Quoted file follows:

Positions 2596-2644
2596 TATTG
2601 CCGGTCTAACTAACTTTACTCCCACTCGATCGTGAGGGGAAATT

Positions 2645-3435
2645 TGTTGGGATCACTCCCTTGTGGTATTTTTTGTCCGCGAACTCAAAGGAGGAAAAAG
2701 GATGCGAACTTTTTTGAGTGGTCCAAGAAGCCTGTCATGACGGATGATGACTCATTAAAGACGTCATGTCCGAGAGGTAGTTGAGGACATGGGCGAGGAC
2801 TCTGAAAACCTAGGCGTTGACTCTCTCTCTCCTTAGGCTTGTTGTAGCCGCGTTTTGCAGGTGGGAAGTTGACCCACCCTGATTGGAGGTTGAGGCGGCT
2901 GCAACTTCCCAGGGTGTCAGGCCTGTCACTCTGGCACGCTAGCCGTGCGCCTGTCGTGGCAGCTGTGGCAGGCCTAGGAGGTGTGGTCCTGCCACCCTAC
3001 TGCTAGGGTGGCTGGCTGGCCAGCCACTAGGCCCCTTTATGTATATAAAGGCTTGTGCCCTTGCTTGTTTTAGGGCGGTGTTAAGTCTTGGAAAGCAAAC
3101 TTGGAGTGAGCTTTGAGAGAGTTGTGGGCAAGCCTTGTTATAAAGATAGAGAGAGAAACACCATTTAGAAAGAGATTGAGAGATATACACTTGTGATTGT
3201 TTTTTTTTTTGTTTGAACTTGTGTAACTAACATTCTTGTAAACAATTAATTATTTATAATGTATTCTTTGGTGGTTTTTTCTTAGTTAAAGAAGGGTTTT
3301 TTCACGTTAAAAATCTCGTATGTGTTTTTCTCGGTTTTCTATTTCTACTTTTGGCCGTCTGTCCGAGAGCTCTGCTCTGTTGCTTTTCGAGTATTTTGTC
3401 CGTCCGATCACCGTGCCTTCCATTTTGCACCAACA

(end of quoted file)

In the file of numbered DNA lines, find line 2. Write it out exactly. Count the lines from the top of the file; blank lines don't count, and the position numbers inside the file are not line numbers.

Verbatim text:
2596 TATTG